We’ve previously detailed in "Know Your Options" the way that selling puts on stocks that you want to own can be a way to generate options profits and/or buy shares at a discount to the current market price. The idea is simple, you sell out of the money puts – especially when implied volatilities are unusually high - and if the stock doesn’t decline lower than the strike price before expiration, you keep the entire premium you collected. If the stock does fall below the strike, the puts are assigned and you purchase the shares for the strike price minus the premium you collected which represents a discount to where the stock was trading when you initiated the trade.
It’s a sophisticated method of “buying the dip.”
You’ll also recall that implied option volatilities tend to increase as stock prices fall. This price mechanism is built into most option pricing models which automatically raise volatility inputs at lower underlying prices on the theory that stock declines happen with greater speed and magnitude than rallies. That theory mostly makes sense and when a company is in serious trouble, the last thing you’d probably want to do is sell puts – even at high vols.
It’s a different story however for solid companies that have simply had a tough stretch. That’s the case right now with Facebook (FB - Free Report) and Apple (AAPL - Free Report) . Both stocks have been punished recently, Facebook because of user privacy issues and the role of its social media platform in election meddling and Apple because of predictions of slowing demand for iPhones. Since hitting new all time highs earlier in 2018, Apple shares are down 23% and Facebook is down 36%.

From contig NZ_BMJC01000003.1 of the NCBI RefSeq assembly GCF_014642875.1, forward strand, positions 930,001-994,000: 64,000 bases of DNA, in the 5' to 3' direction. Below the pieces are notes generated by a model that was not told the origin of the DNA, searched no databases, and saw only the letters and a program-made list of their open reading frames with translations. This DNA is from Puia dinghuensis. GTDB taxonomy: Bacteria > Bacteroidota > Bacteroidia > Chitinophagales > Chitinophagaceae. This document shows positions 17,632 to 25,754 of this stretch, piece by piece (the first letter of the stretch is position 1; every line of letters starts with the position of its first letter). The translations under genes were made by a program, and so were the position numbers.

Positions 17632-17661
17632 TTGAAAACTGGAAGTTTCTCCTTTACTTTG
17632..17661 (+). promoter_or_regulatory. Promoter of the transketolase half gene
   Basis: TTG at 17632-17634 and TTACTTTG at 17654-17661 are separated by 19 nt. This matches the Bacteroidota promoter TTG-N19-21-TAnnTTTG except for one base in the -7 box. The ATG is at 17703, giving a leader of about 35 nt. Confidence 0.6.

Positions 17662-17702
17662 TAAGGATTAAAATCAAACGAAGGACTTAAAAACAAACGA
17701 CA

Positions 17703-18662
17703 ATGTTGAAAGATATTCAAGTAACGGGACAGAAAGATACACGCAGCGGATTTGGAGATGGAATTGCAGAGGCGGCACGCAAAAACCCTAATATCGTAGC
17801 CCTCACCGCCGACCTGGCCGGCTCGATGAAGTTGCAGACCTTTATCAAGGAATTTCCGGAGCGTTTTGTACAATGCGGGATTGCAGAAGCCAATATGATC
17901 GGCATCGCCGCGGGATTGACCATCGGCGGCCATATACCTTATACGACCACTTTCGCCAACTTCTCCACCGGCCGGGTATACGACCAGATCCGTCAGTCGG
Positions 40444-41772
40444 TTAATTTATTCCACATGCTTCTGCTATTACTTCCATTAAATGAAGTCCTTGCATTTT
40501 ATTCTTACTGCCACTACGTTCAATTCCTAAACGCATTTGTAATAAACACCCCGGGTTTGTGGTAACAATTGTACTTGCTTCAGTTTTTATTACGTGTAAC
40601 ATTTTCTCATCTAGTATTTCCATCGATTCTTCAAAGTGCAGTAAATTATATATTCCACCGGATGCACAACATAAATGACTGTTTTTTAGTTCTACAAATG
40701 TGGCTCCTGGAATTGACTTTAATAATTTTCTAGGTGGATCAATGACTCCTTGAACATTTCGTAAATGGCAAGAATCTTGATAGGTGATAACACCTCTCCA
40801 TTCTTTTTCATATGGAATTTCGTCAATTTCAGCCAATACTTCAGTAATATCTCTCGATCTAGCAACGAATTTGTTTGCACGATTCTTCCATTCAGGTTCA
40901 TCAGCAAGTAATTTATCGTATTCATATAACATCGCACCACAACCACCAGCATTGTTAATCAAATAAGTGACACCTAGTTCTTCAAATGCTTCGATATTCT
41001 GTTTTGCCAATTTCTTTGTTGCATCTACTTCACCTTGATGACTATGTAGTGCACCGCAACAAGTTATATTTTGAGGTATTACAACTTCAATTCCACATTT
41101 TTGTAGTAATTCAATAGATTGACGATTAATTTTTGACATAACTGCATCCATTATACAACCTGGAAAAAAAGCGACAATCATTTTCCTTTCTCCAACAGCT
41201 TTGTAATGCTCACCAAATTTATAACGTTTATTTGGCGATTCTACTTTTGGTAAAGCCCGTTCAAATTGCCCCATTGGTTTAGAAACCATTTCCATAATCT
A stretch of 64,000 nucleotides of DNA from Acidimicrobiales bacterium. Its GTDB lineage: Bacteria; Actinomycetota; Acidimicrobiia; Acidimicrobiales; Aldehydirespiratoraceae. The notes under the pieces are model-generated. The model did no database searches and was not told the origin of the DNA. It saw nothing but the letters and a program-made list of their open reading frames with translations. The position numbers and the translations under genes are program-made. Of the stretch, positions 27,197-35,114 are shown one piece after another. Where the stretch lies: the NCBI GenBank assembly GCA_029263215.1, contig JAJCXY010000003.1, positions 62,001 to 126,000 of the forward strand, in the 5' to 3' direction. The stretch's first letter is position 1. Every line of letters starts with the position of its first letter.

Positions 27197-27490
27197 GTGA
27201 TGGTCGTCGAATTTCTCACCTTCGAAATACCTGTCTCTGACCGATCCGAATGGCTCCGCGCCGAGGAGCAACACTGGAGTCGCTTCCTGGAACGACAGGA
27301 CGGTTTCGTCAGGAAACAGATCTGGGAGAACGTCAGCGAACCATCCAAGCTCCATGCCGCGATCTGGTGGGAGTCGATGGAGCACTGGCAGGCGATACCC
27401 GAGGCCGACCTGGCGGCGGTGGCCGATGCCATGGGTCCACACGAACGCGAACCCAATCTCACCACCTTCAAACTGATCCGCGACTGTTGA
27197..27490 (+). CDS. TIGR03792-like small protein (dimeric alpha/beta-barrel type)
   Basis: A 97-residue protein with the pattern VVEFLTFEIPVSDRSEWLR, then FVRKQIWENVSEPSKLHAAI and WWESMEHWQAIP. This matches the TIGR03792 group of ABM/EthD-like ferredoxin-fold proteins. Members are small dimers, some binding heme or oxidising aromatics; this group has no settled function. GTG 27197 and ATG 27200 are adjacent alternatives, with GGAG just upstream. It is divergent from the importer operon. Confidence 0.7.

Predictably, implied volatilities on the options of both stocks have risen. With their large market caps, implied vols in these names are generally just a bit higher than options on the broad indexes in which they carry heavy weight, but that spread has widened lately.
If you were thinking it might be time to add shares of either of these tech juggernauts to your portfolio, this might be a good time to sell puts and capitalize on those higher option premiums.
With Apple trading at $178/share, the January 175 strike puts are trading at $6. That represents an implied volatility of 30% - historically high for Apple. If you were to sell those puts and Apple doesn’t decline further before expiration, you’d pocket $600 per option in profit. If Apple does fall below $175/share, you’d be buying it for a net price of $169/share.
With Facebook at $138/share, the 135 strike puts are trading $5 which represents an implied vol of 33%. In this case you can collect $500 in premium to keep - or if the share price falls further, you’ll own the stock at a net price of $130/share.
In both cases the trade does of course involve some risk, particularly if shares fall precipitously, but in the end, the trade is less risky than simply buying the shares. If you were thinking about buying anyway, this might be a better way to go about it.
As always, you’ll need to make sure that you have the buying power in your brokerage account prior to making the trades and also ensure that you are approved for the options trading level that allows you to sell options. This will vary by brokerage firm.
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